Monday 20 March 2017, 7.30pm
Prodigious Portuguese acoustic guitarist Norberto Lobo returns to OTO for a solo set, following the release of new album Muxama on three:four records.
Performing new work, “The Disruptive Forest” for solo bass clarinet.
Playing bass clarinet, various saxophones, and other unusual woodwind instruments Chris splits his time between the UK where he lives and Canada. He has toured internationally with Cold Specks, Timber Timbre, Guillemots, and Fyfe Dangerfield and regularly accompanies songwriters such as Little Annie, Baby Dee, Devon Sproule, and Edd Donovan. His practice extends from popular music to theatre, experimental and improvised performances and he has appeared on over sixty commercial recordings. Recently Chris has started to release a series of albums under his own name.
Absolutely mindblowing acoustic guitar player from Lisbon. His 28 years of life have been completely immersed in the most joyous of relationships with music and sound. He’s done his profound reading of the most auspicious and melancholic melodies (a place where Steve Reich, Jim O’Rourke, Paulinho da Viola and Carlos Paredes all make sense together unto one existence), has been deeply enriched by the harmonic depth & richness of the samba/bossa heritage (which he knows by heart), and his composition in both short and longer-form is nothing short of remarkable – a sense of structure, narrative and storytelling complete by a total absence of any tics or theatrical antics, in which every turn is revised and remade for maximum fascination for both musician and audience. That and he has one of the best left-hands around - for a right-hand guitar player. Jack Rose and Ben Chasny said so. His fans include Gary Lucas, Naná Vasconcelos and the tragically defunct Llasa de Sela. We’re yet to meet a single human being who is less that astounded by this man’s music. Living proof that the boldest aesthetical moves are 100% compatible with complete social communion.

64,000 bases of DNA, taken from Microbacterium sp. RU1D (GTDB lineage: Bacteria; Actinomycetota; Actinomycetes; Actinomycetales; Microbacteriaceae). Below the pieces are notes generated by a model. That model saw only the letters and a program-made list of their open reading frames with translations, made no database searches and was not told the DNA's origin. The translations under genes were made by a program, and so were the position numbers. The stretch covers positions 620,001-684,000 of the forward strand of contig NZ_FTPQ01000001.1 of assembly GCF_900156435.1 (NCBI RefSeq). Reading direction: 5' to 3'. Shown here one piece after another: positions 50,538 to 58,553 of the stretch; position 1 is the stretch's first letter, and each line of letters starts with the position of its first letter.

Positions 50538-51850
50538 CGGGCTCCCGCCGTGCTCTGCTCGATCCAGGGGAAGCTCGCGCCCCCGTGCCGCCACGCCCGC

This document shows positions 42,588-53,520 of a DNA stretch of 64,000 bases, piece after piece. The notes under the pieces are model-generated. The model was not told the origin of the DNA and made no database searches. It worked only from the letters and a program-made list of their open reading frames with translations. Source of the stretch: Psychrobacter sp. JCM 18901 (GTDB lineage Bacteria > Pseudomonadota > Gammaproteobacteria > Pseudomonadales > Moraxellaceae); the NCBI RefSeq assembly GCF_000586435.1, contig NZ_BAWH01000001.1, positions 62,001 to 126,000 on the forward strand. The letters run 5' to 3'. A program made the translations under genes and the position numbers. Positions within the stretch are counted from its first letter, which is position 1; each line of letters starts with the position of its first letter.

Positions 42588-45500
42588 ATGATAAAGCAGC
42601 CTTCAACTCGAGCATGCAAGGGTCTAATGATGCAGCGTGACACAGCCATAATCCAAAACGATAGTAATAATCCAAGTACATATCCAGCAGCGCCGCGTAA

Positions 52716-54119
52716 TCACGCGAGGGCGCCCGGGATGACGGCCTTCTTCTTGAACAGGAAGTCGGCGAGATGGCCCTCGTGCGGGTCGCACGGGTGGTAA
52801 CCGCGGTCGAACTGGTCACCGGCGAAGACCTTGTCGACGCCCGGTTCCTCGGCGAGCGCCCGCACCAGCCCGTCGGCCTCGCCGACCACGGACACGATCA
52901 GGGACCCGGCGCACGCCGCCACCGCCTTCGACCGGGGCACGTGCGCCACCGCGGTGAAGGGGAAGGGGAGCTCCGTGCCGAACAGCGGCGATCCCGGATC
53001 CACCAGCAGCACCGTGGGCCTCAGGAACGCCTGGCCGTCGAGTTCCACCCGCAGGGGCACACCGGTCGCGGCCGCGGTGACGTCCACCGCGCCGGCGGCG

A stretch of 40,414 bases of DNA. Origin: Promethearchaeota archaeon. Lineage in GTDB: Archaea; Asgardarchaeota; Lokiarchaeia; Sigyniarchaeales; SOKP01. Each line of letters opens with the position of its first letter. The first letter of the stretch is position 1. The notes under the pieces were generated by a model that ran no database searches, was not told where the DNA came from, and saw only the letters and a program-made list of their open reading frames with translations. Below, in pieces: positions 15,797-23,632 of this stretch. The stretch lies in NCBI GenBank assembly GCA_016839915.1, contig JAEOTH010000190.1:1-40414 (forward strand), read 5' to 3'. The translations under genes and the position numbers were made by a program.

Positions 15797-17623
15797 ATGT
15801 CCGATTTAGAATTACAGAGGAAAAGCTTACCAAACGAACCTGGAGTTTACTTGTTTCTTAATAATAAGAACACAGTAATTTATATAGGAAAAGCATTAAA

"Norberto Lobo is a mind-bending musician, strangely and effortlessly modulating psychedelic ideas to the guitar. But what is wonderful about Fornalha is how he puts all of this to work to wonder about how we hear one thing following another (montage) and how these horizontal shifts can alter our perceptions. The record moves through the listening spaces like a New Orleans processional gathering and dropping sounds, as it winds through different chambers. Bowed guitars that sound more like bright cellos, a prepared guitar that sounds like a dry plastic lute and some sweet vocal oohing reminiscent of Brian Eno’s fried-orchestral singing in Gavin Bryars’ ensemble “1,2, 1-2-3-4” make up some of this processional band." - Eric Chenaux on new album 'Fornalha'